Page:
In the Weekend Roundup yesterday I listed Marche du Nain Rouge as one of the things to do in Detroit this weekend. The purpose of the Carnival-style event is to banish the Nain Rouge or “red dwarf” from Detroit and to instill a new sense of life and rebirth in the city.
Who or what is this Nain Rouge?
From Nain Rouge by Josef Bastian:
The Nain Rouge is as old as the city itself, maybe older. Legend tells of a devilish creature whose appearance foreshadows terrible events within the city limits. The creature is said to have been attacked in 1701 by the first white settler of Detroit, Antoine de la Mothe Cadillac. Cadillac threw him out of the Fort Pontchartrain settlement, only to have the dwarf come back as a harbinger of doom. Ever since that time, Lutin has appeared in Detroit just before an impending disaster.
This may be the first you are hearing of the Nain Rouge but I heard about it a few months ago. Josef Bastian wrote a young adult book about this evil dwarf called Nain Rouge. The book is set in Detroit and mentions many local landmarks and institutions. Mr. Bastian sent me a free copy (full disclosure) to read it and review.
Here is the synopsis:
Evil is afoot in the Motor City.
The times are hard and getting harder by the minute. An urban legend tells of the Nain Rouge, who appears as a harbinger of doom. The sightings are growing more frequent every day.
What will two unsuspecting teenagers do when they come face to face with source of all this trouble? What will Elly and Tom do when they meet the mysterious and dangerous Nain Rouge? Is it too late to save the city and themselves?
The book is aimed at young adults so it’s pretty short and easy to read (for an adult). The characters of Tom and Elly are very likable. Elly is a great role model for girls; she’s the smart one. In fact, she reminded me a bit of Hermione Granger from the Harry Potter books. Tom is described as a free spirit and confident. He gets into minor trouble from time to time.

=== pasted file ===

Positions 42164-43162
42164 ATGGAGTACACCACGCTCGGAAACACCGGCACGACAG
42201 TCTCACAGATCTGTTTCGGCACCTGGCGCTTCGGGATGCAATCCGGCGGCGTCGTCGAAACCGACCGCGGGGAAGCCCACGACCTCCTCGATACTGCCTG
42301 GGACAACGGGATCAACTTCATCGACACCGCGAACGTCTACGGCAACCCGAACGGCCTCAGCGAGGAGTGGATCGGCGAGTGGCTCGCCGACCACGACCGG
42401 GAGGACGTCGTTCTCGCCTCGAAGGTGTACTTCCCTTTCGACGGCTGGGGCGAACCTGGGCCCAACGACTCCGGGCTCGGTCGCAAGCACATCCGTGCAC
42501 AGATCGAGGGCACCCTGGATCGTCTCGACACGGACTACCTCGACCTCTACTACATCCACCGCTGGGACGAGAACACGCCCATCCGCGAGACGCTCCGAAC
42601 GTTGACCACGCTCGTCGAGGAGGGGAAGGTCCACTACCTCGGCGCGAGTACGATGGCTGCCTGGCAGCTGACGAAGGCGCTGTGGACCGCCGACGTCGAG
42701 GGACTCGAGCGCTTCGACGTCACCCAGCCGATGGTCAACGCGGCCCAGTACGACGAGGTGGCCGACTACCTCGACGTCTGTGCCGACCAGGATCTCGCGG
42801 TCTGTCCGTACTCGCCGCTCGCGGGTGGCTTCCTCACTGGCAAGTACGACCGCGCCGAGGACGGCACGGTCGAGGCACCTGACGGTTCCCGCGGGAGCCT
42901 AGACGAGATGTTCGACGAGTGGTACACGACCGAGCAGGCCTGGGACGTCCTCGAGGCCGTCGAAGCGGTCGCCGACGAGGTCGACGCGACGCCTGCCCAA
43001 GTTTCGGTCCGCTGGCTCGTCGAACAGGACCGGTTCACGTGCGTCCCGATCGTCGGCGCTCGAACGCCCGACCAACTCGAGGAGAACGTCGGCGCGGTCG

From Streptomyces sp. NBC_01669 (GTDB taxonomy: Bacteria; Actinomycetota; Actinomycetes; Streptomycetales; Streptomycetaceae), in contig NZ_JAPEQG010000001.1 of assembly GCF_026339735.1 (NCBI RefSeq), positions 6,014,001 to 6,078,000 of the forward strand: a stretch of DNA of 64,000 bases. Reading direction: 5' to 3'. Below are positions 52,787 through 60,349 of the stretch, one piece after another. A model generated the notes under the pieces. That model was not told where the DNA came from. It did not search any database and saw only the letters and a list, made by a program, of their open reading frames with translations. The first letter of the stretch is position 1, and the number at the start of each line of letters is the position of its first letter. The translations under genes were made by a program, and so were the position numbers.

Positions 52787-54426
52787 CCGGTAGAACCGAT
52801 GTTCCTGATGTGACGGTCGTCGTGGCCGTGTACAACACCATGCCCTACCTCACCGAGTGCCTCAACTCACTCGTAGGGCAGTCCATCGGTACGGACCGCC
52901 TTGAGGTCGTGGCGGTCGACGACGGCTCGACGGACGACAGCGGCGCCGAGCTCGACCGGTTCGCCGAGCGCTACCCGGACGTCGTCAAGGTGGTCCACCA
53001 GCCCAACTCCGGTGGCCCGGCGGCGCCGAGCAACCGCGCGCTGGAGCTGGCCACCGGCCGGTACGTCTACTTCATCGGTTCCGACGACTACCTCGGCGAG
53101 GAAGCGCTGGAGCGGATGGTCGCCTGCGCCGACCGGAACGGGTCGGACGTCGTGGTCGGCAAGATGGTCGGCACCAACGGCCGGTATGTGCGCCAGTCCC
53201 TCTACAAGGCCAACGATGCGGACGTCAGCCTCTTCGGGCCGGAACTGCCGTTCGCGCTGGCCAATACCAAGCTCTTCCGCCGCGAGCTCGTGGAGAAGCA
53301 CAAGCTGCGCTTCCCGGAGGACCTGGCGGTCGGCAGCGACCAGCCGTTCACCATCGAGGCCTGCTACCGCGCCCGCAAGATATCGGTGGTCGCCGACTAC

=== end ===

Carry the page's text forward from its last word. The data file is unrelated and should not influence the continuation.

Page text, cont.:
I have to say what I loved most about the book is that it is set in Detroit. Tom and Elly live in Royal Oak and attend Royal Oak Middle School.
The story starts out with the kids at the DIA where they first encounter the Nain Rouge. Throughout the story they travel to Hart Plaza and down Jefferson Avenue, the Joe Louis Fist is mentioned as well as the Spirit of Detroit. The story ends at the Michigan State Fairgrounds.
Being able to visualize the city and follow the kids on their travels draws you in. These are places I see all the time, they are fresh in my memory and I felt like I was walking right behind Tom and Elly.
When I first started reading Nain Rouge I was thinking to myself that the ending would be obvious. But you know what? I was surprised. I shouldn’t have been, I should have figured it out but I was enjoying the ride so much I didn’t have time to ponder the end.
The story was intriguing and with all the vampire, werewolf, and magical books out right now this little, red, evil dwarf with his “high pitched hissing laughter” might just fit right in with today’s teenage sensibilities.
As much as I liked the story of Nain Rouge, I did feel the dialogue was a bit clunky at times. Keep in mind, I don’t have kids and haven’t been around any teens or preteens lately. I have no idea how they actually talk but the dialogue didn't flow off the tongue.
Some of the timing of annual events in Detroit were skewed. International Freedom Festival (River Days) fireworks on July 23rd? Mr. Bastian took creative license in a few places; it doesn't hurt the story but it won't ring true to Detroiters.
What I find most interesting about the book Nain Rouge is the opportunity it has to open up a dialogue between parents and kids. It’s a great discussion starter not just about places in Detroit but about what is happening right now in our community and what can be done to make it better.
As far as the urban legend that is the Nain Rouge? It’s a good myth but the truth is a red dwarf isn’t the cause of Detroit’s problems. Yeah, it would be nice to blame our troubles on this banshee. But we can’t.
Real live people were responsible for our successes and caused our problems. Decisions were made, good and bad, over the last 300 years. It's up to the people of today to stop bickering over boundary lines, class, race and a million other things and start finding solutions.
I’m all for banishing Detroiters’ fears and doubts and bringing new life and hope to Detroit. That part I really like.